Weighing-Machines have been described by us under the article Balance, in which article, however, we have omitted a notice of the annexed singular but simple and useful contrivance, the invention of Mr. Hawkins, of Fleet-street. It is called the hydraulic weighing-machine, and is chiefly designed for domestic use. a, in the annexed figure, denotes a cylindrical vessel made of tin and japanned, and partly filled with water; b is another cylinder of the same kind, but of less diameter, resting upon, or floating in the water contained in a; c is a graduated scale, with a glass tube running up the middle, fixed to the exterior cylinder; the bottom of this tube opens into the lower part of the cylinder, therefore the water always stands at the same level in both. e is a dish or scale, for holding the article to be weighed, the pressure on which causes the internal cylinder to sink lower, and raise the water higher between the two vessels, the level of which is indicated by the tube, and the weight at such level exhibited on the scale.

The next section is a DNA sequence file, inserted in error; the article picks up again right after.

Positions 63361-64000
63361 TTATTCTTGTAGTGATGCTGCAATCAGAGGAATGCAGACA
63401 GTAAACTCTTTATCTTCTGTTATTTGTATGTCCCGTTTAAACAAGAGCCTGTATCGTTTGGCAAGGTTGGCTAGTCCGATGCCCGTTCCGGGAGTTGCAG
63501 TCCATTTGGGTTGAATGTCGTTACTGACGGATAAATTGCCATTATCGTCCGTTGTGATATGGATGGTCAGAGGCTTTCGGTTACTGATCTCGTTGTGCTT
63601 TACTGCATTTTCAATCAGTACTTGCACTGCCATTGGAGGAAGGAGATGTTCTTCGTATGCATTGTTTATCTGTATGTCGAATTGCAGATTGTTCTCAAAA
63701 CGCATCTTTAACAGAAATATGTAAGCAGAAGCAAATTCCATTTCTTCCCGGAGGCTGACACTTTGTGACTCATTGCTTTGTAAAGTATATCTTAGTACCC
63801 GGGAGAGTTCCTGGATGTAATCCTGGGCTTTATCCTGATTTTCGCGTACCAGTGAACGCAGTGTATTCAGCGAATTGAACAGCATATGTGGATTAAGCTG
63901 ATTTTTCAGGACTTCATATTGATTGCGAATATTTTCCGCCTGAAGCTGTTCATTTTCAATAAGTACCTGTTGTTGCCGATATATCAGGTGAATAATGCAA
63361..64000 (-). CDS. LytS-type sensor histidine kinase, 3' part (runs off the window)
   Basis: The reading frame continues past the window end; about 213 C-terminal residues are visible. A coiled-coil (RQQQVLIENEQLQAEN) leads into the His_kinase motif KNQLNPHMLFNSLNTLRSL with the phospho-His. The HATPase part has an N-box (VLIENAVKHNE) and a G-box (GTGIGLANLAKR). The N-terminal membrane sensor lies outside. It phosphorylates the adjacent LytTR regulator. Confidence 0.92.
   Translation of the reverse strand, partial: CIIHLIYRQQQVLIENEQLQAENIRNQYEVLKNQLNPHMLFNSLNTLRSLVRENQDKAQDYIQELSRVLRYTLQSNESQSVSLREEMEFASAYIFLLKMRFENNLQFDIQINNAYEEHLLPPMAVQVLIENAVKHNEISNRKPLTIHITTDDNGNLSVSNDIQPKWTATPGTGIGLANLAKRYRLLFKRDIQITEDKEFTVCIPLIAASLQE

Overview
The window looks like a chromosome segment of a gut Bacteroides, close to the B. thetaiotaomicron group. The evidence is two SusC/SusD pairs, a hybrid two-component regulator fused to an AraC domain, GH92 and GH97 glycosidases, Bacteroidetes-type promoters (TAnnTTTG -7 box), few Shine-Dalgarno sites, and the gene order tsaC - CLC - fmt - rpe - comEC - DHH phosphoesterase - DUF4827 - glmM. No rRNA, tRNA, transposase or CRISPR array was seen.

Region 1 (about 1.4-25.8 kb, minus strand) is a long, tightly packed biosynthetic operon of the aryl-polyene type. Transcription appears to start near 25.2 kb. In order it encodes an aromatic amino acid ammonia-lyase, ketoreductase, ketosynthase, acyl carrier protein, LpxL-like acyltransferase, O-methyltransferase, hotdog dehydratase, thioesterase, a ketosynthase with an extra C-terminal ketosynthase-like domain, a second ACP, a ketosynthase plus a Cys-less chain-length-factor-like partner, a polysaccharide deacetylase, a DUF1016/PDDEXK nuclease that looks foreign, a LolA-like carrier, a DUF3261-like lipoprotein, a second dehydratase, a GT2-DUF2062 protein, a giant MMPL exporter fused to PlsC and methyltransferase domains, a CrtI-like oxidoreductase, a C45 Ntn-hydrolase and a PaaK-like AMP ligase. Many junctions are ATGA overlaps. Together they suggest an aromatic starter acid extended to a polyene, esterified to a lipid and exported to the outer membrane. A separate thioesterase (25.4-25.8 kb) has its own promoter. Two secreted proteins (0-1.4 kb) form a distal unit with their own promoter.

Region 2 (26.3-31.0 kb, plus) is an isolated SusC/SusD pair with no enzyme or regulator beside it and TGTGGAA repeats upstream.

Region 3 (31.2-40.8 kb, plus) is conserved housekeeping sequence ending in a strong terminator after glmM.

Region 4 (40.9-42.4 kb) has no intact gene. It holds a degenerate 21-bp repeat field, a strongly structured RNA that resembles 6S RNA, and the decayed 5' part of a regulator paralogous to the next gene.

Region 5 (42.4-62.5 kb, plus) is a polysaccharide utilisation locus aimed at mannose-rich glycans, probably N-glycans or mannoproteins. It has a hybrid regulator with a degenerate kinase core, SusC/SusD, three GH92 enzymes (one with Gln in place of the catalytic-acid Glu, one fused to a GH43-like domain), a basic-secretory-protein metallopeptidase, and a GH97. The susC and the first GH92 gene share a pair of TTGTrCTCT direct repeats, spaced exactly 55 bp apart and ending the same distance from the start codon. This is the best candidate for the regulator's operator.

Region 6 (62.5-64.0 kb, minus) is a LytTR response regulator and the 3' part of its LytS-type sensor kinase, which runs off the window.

There is of course a liability to change, by a portion of the water evaporating: but, by leaving a weight in the scale when not in use, and pouring in of a small quantity of water occasionally to bring it to the level of the mark on the scale, an adjustment is easily made.